Israeli bulldozers reduce Gaza settler homes to rubble

PEAT SADE, Gaza Strip — “The world turns. A while ago we were destroying Palestinian homes, and now we’re destroying Jewish homes,” remarked an Israeli soldier on Sunday as he watched bulldozers smash into the homes of settlers evicted from the Gaza Strip.
The modest homes in the tiny settlement of Peat Sade, near the Egyptian border, crunched under the force of the vehicles, their red-tiled roofs caving in as the bulldozers knocked down walls and ploughed into what once were bedrooms or kitchens.

The home of Claude, Claudine and Giora Chazam was the first to go. Their names were painted on a wooden plaque hanging by the garden fence.

Theirs was one of the largest of the 61 houses in the settlement, which was cleared of its residents last week, but it stood no chance against caterpillar bulldozers and mechanical diggers.

The diggers — ironically orange-coloured, the colour of the resistance to the Gaza pullout plan — smashed its roof and then the bulldozers moved in.

In 20 minutes the two-storey building was nothing more than a mass of dusty rubble and broken planks of wood.

The machines moved on, continuing their task of wiping out the settlement that is separated from the Mediterranean sea by a fenced-off Palestinian enclave and which has a small army base attached to it to guard against Palestinian attacks.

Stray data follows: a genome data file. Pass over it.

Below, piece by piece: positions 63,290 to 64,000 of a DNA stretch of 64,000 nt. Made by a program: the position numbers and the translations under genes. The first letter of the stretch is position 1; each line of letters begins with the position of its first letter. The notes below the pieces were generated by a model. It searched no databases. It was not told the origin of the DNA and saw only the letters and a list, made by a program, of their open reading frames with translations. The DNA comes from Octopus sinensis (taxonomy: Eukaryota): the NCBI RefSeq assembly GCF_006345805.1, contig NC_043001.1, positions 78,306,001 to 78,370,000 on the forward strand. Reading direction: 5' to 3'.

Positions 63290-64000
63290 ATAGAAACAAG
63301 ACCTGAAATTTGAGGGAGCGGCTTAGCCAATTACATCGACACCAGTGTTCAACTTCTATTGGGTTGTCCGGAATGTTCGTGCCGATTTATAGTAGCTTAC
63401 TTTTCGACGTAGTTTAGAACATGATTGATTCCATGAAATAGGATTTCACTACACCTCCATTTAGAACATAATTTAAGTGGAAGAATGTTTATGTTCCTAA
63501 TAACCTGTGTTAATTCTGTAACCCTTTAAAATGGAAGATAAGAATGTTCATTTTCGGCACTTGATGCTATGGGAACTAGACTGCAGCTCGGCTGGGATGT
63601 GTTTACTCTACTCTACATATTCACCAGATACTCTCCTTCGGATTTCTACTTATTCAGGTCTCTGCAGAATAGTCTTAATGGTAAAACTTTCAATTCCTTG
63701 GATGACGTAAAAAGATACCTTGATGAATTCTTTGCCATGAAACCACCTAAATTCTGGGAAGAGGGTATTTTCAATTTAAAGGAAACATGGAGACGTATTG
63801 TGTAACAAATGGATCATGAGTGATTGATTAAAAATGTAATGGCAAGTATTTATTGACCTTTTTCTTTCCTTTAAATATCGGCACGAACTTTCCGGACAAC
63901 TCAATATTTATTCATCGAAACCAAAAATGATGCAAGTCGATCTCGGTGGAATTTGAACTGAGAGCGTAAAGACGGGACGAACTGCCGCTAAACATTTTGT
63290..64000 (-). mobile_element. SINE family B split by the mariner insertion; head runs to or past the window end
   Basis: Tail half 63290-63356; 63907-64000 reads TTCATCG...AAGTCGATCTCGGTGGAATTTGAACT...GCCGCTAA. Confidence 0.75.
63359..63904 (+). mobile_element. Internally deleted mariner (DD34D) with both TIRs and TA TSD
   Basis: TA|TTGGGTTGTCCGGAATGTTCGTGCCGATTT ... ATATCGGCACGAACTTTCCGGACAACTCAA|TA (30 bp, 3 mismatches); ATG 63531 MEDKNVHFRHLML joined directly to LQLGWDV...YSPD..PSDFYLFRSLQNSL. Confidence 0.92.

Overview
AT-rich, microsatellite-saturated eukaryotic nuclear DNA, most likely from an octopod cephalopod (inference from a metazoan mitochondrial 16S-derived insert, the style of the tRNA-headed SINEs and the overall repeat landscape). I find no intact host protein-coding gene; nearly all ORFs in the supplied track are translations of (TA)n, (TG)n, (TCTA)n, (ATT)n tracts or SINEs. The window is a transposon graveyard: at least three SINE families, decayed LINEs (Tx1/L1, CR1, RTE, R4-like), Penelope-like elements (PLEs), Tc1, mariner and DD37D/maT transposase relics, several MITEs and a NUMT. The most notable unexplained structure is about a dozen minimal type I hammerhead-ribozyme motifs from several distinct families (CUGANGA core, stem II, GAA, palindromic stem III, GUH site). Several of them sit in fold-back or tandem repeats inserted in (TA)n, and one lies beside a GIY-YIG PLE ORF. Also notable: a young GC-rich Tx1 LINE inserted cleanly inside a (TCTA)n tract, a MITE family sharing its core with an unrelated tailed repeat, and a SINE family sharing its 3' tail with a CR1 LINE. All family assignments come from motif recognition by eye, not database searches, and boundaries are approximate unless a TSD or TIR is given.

The demolitions marked a new stage in the Israeli pullout from Gaza, where some 8,000 Jews had lived in heavily-fortified settlements in the midst of some 1.3 million mostly impoverished Palestinians.

Some homes had been broken up in other settlements late last week before the operation was halted for the Sabbath, the Jewish holy day, but the demolition got under way in earnest here and in other settlements on Sunday.

The Israelis are due to hand the land back to the Palestinians within weeks, once homes, army bases and other buildings have been demolished. “I’m sad to watch this, but it had to be done,” said the soldier, who would not give his name, as he watched yet another house fall to the advancing machines.

Nearby stood army bulldozers similar to the ones the Israeli army has used to demolish the homes of Palestinians who carried out suicide bombings. But the vehicles in action were all from a private company contracted by the defence ministry, and army officers stressed that no soldiers or army equipment would be used in the destruction.

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